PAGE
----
Bay Area to Los Banos? Many taking on longer commute for cheaper housing

Soaring home prices have Los Banos looking to build more affordable, multi-family complexes so more locals won't have to move.
LOS BANOS, Calif. -- Commuters seeking cheaper housing have long been drawn to Los Banos because of its direct access to Highway 152.

"It was an hour and 15 minutes to an hour and a half from here to Sunnyvale," says Larry Vieyra.

Vieyra moved here five years ago. He wanted a nice home with room to relax - away from the pricey Bay Area.

"You couldn't touch a home like this for no less than $2 million," he said.

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Another new neighborhood was going up across the street. Over 400 permits were approved last year to try to keep pace with the city's explosive growth.

Aerial views show not only new construction but additional space where more homes can be built in the future.

Los Banos Mayor Tom Faria says the median sales price of a home is up to $425,000 -- too high for many who grew up here but a deal for people moving in from out of town.

"San Jose, Santa Clara, the entire Silicon Valley, so it's 85-90 miles," he said.

Faria says over 60% of the Los Banos workforce commutes to Fresno and Stanislaus counties but even more to the Bay Area.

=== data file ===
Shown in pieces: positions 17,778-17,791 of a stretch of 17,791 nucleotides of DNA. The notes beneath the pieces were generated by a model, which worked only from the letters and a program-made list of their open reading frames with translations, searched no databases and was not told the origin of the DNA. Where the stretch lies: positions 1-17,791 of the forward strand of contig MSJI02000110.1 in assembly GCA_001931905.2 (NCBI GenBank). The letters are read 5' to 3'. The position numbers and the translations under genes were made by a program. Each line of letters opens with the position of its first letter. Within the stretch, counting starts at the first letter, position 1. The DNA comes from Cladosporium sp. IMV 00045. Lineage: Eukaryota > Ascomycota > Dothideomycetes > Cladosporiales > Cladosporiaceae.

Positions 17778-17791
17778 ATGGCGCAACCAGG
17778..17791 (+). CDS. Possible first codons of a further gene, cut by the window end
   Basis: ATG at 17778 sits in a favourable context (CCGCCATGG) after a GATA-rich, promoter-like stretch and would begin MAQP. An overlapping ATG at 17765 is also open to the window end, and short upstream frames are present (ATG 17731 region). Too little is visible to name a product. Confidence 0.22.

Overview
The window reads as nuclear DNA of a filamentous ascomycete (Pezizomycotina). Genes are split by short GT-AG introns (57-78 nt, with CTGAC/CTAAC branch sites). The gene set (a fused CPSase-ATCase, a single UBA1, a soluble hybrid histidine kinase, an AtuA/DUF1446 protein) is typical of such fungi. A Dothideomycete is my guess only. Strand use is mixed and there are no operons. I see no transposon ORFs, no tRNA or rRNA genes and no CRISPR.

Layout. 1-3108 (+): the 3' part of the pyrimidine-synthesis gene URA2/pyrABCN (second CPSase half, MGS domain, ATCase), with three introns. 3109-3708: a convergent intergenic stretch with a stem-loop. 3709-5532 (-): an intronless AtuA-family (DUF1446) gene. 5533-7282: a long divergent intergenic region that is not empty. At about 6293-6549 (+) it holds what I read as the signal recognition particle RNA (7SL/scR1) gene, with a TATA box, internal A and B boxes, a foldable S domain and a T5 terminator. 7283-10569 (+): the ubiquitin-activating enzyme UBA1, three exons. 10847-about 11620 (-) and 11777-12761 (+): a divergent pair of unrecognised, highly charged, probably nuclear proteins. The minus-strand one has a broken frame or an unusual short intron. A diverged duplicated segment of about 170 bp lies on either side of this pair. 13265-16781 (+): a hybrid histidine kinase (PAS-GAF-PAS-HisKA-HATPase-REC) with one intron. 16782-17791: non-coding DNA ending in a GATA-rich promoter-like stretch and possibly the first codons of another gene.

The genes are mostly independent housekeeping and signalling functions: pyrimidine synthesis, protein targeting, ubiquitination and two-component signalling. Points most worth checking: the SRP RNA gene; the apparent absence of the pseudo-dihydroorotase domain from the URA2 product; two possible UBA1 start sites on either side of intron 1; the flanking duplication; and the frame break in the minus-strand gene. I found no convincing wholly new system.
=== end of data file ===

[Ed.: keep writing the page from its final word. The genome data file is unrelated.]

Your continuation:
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"People can't afford a house there, so they move here and then of course, that puts pressure on this housing market," he said. "But these wages won't support those prices and then these people are forced to move."

Residents priced out of the market have been moving to cities like Chowchilla.

"You really need a two-income family to be able to survive," says Senior Planner Stacy Souza Elms.

Elms says the city's rapid growth won't end anytime soon.

"In the next decade, we'll probably have about 75,000 in population," she said.

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Soaring home prices have the city looking to build more affordable, multi-family complexes so more locals won't have to move.

It is a delicate balance.

"We want to keep this identity," Faria said. "This identity of it's a small town."

Faria adds Los Banos used to have a sign that said, "Where East comes West to stay."

Now, it appears West is coming East to stay.

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